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ARS Home » Northeast Area » Beltsville, Maryland (BARC) » Beltsville Agricultural Research Center » Adaptive Cropping Systems Laboratory » Research » Publications at this Location » Publication #398330

Research Project: Developing Practices for Nutrient and Byproducts to Mitigate Climate Change, Improve Nutrient Utilization, and Reduce Effects on Environment (BRIDGE PROJECT)

Location: Adaptive Cropping Systems Laboratory

Title: Evaluating agronomic onset definitions in Senegal through crop simulation modeling

item Han, Eunjin
item FAYE, ADAMA - Institut Senegalais De Recherches Agricoles
item DIOP, MBAYE - Institut Senegalais De Recherches Agricoles
item SINGH, BOHAR - Columbia University - New York
item GANYO, KOMLA KYKY - Togolese Institute Of Agronomic Research
item BAETHGEN, WALTER - Columbia University - New York

Submitted to: Atmosphere
Publication Type: Peer Reviewed Journal
Publication Acceptance Date: 12/15/2022
Publication Date: 12/17/2022
Citation: Han, E., Faye, A., Diop, M., Singh, B., Ganyo, K., Baethgen, W. 2022. Evaluating agronomic onset definitions in Senegal through crop simulation modeling. Atmosphere. 13(12):2122.

Interpretive Summary: In Senegal, weather-related risk, including the delayed onset or early cessation of the rainy season, is the most predominant factor threatening agricultural production. For climate services in agriculture, the National Meteorological Agency (ANACIM) of Senegal has defined an onset of rainy season based on the rainfall. In the field, however, farmers' planting decisions are made not necessarily relevant to the ANACIM's onset definition. To close the gap between the parallel efforts by a climate information producer (i.e., ANACIM) and its actual users in agriculture (e.g., farmers), it is desirable to understand how the currently available onset definitions are linked to the yield of specific crops. In this study, we evaluated multiple onset definitions, including rainfall-based and soil moisture-based ones, in terms of their utility in sorghum production using a crop simulation model. The results show that the rainfall-based definitions are highly variable year-to-year, and their delayed onset estimation could cause missing opportunities for higher yields with early planting. Overall, soil moisture-based onset dates determined by a crop simulation model are closer to the semi-optimal planting dates than the other definitions. The results emphasize that skillful onset forecasting is critical to improving managing risks of rainfed crop production in Senegal and in the U.S.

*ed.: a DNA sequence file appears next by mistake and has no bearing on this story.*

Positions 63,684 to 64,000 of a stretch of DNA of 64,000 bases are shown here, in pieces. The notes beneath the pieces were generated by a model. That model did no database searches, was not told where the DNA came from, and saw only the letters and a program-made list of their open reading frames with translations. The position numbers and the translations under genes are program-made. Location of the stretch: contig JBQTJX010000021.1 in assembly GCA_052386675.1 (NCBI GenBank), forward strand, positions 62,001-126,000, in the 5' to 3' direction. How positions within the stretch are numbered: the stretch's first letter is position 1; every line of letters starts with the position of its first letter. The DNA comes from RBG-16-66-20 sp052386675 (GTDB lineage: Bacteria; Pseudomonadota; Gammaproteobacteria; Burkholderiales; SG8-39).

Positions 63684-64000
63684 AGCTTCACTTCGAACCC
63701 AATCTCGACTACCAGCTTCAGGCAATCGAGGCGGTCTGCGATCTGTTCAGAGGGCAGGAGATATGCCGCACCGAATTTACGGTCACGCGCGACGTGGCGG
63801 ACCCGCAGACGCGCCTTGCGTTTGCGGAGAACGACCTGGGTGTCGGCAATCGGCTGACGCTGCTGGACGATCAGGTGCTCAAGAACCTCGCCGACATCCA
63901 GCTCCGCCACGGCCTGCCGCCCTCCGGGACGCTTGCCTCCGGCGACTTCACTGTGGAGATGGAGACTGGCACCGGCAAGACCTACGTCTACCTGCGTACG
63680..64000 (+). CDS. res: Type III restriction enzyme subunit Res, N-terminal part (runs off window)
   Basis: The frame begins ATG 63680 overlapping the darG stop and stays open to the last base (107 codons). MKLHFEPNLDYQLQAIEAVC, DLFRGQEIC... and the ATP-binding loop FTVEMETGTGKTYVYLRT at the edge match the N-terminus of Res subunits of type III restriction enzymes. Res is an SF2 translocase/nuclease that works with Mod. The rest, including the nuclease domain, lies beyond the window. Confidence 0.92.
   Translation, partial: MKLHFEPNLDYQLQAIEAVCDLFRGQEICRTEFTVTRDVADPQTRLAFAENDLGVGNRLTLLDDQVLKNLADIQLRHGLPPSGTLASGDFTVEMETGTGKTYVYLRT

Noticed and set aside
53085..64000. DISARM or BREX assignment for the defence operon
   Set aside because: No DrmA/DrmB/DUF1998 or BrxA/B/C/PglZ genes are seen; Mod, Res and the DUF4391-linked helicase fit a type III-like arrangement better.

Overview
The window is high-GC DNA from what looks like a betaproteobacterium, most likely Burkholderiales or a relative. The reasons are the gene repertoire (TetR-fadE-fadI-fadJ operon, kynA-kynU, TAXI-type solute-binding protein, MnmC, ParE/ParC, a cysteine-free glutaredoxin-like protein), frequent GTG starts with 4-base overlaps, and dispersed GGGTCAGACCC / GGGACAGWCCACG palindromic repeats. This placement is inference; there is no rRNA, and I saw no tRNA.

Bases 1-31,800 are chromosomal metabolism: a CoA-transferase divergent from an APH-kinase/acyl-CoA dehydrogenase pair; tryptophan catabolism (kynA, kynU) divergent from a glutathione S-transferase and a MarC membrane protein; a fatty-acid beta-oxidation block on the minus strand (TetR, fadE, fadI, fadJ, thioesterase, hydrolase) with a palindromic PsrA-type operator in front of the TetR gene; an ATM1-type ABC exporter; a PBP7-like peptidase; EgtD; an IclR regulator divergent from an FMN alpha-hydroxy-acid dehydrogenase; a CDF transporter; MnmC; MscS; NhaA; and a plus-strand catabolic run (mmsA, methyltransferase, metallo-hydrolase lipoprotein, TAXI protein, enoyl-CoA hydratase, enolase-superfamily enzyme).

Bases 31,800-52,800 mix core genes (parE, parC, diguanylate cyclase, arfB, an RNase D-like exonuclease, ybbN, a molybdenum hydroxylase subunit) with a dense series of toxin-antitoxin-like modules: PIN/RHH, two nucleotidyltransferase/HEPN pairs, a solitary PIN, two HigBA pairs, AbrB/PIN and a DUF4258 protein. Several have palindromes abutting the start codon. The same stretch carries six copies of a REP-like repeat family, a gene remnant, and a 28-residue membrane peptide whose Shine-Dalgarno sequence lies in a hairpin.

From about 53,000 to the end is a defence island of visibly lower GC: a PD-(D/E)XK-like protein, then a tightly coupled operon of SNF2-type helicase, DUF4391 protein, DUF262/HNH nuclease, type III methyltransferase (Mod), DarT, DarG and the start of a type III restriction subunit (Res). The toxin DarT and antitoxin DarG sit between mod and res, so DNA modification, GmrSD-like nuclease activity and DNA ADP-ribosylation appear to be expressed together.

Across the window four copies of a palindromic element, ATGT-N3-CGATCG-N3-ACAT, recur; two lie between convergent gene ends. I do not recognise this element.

Technical Abstract: In accordance with the increasing improvement of climate services in Senegal, we evaluated the values of diverse onset definitions, from meteorological (rainfall-based) to agronomic (soil moisture-based) approaches, in terms of sorghum yield production. Data from four agricultural research experimental fields in Senegal and a well-calibrated sorghum crop model were used for the analysis. The meteorological onset definitions provide highly inter-annual variability of onset/planting dates due to their intrinsic weaknesses (i.e., being sensitive to certain threshold amounts/durations of rainfall/dry spells). The problems of highly variable onsets by the meteorological definitions were found detrimental when the onsets were delayed. Especially in drier regions, delayed planting caused severe water stress before and during a critical growth stage, anthesis, and thus significant yield decrease. Soil moisture-based onset definitions are more robust and closer to the semi-optimal planting dates than the meteorological ones. We found more benefits in planting early than procrastinating through the ex-ante crop modeling experiments. In the fields, the possibility of false onset (i.e., prolonged dry spell after onset) impedes farmers’ active response to the onset. This study emphasizes the importance of skillful and reliable forecasts of agronomic onset in the agricultural sector.